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Here's How Big NBC's 'Blindspot' Premiere Was - New TV Drama Debuts by the Numbers

TheWrap looks at all new drama launches since 2011 to give perspective to strong opening for the Greg Berlanti series starring Jaimie Alexander

Through Monday night, the five main English-language broadcast networks have launched a whopping 125 new dramas since 2011. The premieres have been a mixed bag. Remember when "Marvel's Agents of SHIELD" bowed to a massive 4.7 rating? We didn't think so.

Last night, two new dramas debuted with very different results: NBC's "Blindspot" scored a 3.1 rating in the advertiser-coveted 18-49 demographic and 10.6 million total viewers, while Fox's "Minority Report" managed a mere 1.1 rating and 3.1 million viewers.

Based purely on instant numbers, one can be considered a hit and the other, a flop. But there are various reasons for each -- we bet Steven Spielberg would have wanted the small-screen adaptation of his 2002 film to follow "The Voice" (3.5/12.1 million viewers) instead of "Gotham" (1.6/4.5 million).

There is also a sliding scale to judge performance here. Based solely on their respective lead-ins, responsible industry estimates for "Minority Report" couldn't have been half of those for "Blindspot." And the audience for both should grow with time-delayed viewing.

"Blindspot's" debut ranked as the 18th biggest series premiere since 2011, and 20th highest in terms of total viewers. That places the Jaimie Alexander-starrer in the 84th percentile in total viewers.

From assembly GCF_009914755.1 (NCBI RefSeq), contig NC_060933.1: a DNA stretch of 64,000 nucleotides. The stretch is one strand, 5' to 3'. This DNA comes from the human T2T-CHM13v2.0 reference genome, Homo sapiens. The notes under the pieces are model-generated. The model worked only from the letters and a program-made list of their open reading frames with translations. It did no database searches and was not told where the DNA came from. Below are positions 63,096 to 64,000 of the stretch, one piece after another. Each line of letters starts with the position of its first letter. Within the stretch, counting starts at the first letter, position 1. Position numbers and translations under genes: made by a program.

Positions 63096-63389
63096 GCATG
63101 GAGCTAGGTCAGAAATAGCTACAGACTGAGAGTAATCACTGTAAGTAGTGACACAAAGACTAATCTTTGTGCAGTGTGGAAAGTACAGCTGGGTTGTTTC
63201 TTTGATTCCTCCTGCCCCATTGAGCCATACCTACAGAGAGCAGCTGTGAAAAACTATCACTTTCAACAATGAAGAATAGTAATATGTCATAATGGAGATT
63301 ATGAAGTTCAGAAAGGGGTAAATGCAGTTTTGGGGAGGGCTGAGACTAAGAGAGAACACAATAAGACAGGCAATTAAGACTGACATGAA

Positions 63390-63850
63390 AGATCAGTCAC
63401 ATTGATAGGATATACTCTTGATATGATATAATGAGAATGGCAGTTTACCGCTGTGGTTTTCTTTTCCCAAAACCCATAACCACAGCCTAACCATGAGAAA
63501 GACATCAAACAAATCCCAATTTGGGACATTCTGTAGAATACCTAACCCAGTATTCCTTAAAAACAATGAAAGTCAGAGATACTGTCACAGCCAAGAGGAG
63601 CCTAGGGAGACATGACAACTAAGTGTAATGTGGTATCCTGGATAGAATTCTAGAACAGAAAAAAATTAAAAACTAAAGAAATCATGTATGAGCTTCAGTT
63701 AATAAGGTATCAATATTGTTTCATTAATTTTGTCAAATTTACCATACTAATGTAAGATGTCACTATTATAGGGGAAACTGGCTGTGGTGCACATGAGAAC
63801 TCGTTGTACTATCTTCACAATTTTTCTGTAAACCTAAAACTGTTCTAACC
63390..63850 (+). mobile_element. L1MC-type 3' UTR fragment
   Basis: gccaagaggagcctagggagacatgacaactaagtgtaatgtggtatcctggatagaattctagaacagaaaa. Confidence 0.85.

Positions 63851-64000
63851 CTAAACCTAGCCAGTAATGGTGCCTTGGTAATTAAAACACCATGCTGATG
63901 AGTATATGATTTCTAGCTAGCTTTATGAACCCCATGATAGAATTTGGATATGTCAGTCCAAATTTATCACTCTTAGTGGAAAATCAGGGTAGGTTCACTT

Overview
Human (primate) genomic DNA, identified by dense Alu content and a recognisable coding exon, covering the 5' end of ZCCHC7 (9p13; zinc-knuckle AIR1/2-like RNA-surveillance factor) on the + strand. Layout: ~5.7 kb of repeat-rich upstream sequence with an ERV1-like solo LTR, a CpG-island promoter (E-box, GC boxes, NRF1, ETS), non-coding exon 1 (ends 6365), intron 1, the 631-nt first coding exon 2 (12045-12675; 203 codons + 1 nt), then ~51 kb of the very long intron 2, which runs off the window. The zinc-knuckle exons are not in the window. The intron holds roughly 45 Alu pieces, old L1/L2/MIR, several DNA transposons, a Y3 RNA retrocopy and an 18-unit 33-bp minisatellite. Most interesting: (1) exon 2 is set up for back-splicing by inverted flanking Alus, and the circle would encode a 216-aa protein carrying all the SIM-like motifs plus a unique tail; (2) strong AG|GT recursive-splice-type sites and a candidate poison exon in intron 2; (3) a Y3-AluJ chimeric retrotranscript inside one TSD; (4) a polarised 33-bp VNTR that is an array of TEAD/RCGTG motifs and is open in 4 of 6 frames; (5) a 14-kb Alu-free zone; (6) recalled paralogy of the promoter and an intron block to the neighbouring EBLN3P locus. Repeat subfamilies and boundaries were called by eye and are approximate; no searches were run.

That's a solid "B" debut -- but remember, ratings points are much harder to come by now than they were even four years ago. In 2015, judging an episode's performance solely by its first-run airing is not a good barometer.

While "Blindspot" had a legitimately excellent start, bolstered by strong reviews, NBC also spared no expense on marketing and smartly positioned the show to debut after the eyeball machine known as "The Voice."

But a strong first week doesn't guarantee longevity. Here are some of the series that started higher in the main demo: "Revolution," "Smash," "Resurrection," "Under the Dome," "Touch," "Alcatraz" and "Revenge." Not one of those shows is still on the air.

Greg Berlanti's show tied with "Pan Am," "Terra Nova" and "Almost Human," which are also all dead.

A switch over to total viewers shows that "Blindspot" snagged fewer eyeballs than defunct series "Intelligence," "Vegas," "Unforgettable," "Under the Dome," "Resurrection," "Touch," "Revolution," "Smash" and "Pan Am."

We won't even bother listing the shows that outpaced "Minority Report," for obvious reasons.

To be fair, give both shows a few weeks to see where they settle. We've got a long season ahead of us -- don't be tempted to crown champions or cancel series just out of the gate.

Tonight, CBS' "Limitless" begins its run; Wednesday the brand new "Rosewood" leads into "Empire" over on Fox, which may help inflate the Morris Chestnut drama's score.

On Thursday, NBC's other big freshman drama "Heroes Reborn" is matched with newcomer "The Player." And that's just Week 1.